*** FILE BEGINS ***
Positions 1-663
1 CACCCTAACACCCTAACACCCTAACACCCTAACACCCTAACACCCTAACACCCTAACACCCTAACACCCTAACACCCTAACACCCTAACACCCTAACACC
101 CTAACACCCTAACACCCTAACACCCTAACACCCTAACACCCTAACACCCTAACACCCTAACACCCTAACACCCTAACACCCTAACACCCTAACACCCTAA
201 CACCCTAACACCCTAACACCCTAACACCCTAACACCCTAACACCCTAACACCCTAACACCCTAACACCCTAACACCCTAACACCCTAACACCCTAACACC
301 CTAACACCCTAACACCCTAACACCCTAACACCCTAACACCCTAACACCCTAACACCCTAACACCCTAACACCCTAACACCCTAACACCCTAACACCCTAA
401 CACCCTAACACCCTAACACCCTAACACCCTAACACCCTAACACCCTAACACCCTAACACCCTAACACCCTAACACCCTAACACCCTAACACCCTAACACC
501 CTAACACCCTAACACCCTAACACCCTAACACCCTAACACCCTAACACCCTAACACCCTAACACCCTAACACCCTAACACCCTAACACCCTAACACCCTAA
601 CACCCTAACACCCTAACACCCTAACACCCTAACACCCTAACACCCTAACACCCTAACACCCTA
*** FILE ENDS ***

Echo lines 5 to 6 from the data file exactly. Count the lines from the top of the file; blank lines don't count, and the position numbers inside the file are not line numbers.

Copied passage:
301 CTAACACCCTAACACCCTAACACCCTAACACCCTAACACCCTAACACCCTAACACCCTAACACCCTAACACCCTAACACCCTAACACCCTAACACCCTAA
401 CACCCTAACACCCTAACACCCTAACACCCTAACACCCTAACACCCTAACACCCTAACACCCTAACACCCTAACACCCTAACACCCTAACACCCTAACACC